Wednesday, January 8, 2020

Fulfill All Righteousness


I've spent some time this week examining the phrase "fulfill all righteousness" that is found in Sunday's gospel lesson (Matthew 3:13-17). By itself, it's a funny phrase--what does it even mean?--but in the context of Jesus' baptism and the exchange he has with John the Baptizer, it seems even stranger. Here's what I mean.

Jesus comes to John in order to be baptized. But wait! Why would Jesus need to be baptized? John's baptism is a baptism of repentance. It's for people who want to return to God and belong to God by looking for the one who is to come and restore all things. The people who came to him were, above all else, confessing their sins (Matt. 3:6). In fact, when the Pharisees and Sadducees came out, John rebuked them, and, although it isn't perfectly clear from the text, it seems likely that John perceived that these religious leaders, who were presumed by themselves and others to be righteous, were not coming to forsake their sins. All together, it seems clear that John's baptism is about repentance and confession. Jesus, of course, doesn't need to confess any sins. He doesn't need repentance. Why would he be baptized?

John objects: "I need to be baptized by you." Matthew is the only gospel writer who recalls John's objection. He's the only one who felt it necessary to record John's hesitation. Matthew seems to be answering the presumed conundrum by addressing it through the objection and Jesus' reply. Why would Jesus need to be baptized? John didn't think so either. But Jesus had something in particular in mind.

Jesus responds, "Let it be so now; for it is proper for us in this way to fulfill all righteousness." When John hears Jesus' explanation, he consents. It seems like there is something in Jesus' words about fulfilling all righteousness that helps John understand why Jesus would need to (or choose to) be baptized. But what in the world does "fulfill all righteousness" mean and why did that answer John's (and our) questions about why Jesus would be baptized?

Let's start with the Greek: Ἄφες ἄρτι, οὕτως γὰρ πρέπον ἐστὶν ἡμῖν πληρῶσαι πᾶσαν δικαιοσύνην. If you break down the words, you find that there's no way to argue against the traditional English translation: fulfill all righteousness. The whole sentence literally reads, "You let at present this; for behooving it is to us to make full collectively all justice/righteousness." I translate the last word as "justice/righteousness" because the word "righteousness" has become a jargony term that religious people like me throw around without really knowing what we're saying. The key words in question mean exactly "to fill up all righteousness," and it's hard to argue with typical translations. But, as much as I prefer a hyper-literal translation for biblical study, I think in this case a relaxed approach that interprets those words can help.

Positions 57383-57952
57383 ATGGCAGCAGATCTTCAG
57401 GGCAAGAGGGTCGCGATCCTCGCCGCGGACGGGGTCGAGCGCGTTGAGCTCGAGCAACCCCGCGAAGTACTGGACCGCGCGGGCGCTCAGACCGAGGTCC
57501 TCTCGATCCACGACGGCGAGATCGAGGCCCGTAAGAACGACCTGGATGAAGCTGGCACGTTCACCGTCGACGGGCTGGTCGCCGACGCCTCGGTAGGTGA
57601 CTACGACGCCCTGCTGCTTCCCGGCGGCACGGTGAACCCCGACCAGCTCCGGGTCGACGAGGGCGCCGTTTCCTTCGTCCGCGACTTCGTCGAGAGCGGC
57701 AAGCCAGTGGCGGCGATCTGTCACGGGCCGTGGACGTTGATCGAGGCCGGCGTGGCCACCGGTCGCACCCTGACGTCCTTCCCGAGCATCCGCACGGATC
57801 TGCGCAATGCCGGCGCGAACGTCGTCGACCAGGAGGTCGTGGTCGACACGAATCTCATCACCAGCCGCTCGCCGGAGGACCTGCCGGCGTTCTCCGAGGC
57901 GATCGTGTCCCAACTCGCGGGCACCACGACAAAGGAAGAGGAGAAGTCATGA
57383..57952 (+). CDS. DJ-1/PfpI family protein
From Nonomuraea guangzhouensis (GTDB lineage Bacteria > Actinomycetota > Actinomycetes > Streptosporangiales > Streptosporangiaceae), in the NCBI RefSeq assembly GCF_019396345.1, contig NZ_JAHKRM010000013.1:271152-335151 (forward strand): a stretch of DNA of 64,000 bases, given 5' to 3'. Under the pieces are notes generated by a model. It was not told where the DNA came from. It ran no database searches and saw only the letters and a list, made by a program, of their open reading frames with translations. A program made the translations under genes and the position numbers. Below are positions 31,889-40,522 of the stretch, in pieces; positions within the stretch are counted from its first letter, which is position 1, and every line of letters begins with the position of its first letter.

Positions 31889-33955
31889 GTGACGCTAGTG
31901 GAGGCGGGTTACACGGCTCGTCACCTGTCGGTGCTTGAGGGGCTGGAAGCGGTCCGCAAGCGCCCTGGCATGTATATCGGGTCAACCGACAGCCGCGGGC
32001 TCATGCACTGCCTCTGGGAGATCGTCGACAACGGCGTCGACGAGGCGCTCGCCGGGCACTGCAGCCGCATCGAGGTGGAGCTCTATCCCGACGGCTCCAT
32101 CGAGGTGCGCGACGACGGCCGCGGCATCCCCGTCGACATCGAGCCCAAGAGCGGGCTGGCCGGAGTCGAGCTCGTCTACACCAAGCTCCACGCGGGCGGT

Almost all mainstream English translations (NIV, NRSV, ESV, RSV, KJV, CEB, WEB) give us "fulfill all righteousness." As I've said, you can't argue with it. But what does that mean? A few paraphrases or even looser than thought-for-thought translations shed some light on it. The Message (woe to the one who uses only the Message!) renders that sentence as "Do it. God’s work, putting things right all these centuries, is coming together right now in this baptism." Clearly, that's not an attempt to translate the text. There's no mention of centuries or time in the Greek text, but Peterson understands "all" to mean "for all time" or "all these centuries." More importantly, though, I think "God's work, putting things right" is a fair (but loose) rendering of "righteousness. Similarly, the CEV, which I like because it tries to take out all the religious jargon, has it as "For now this is how it should be, because we must do all that God wants us to do." In some ways, that is an even less accurate paraphrase than the Message, but it attempts to convey the same point: fulfilling all righteousness is about doing/accomplishing all that God wants us to do. But, in a broader sense, I think the CEV has open up a new possibility for my interpretation that's faithful to the Greek text and that addresses the question of why Jesus would be baptized.

Here's what I get from that. I've always understood John's objection and Jesus' reply as a conversation focused specifically and exclusively on Jesus' baptism--that somehow the act of Jesus being baptized is itself the fulfillment of all righteousness--the completion of God's perfect plan. But is that what the text means? Perhaps Jesus is simply saying, "It's right for all people like us to be part of the completion of God's work of making all things right." In other words, Jesus' baptism isn't the moment when all righteousness is fulfilled but another moment--another sign, act, gesture--that models for us what it means to do all that we're supposed to do. Sometimes the act itself is important not because of what it accomplishes but because of what it means for someone to have done it.

This Sunday, we'll hear the story of Jesus' baptism. Matthew seems to want us to ask the question why--or at least acknowledge it. But the answer he gives isn't necessarily found in a theological explanation of Jesus' baptism. Instead, it might be an example of discipleship--of faithful obedience for followers of Jesus. It is right for us to fulfill all righteousness. Who can argue with that?

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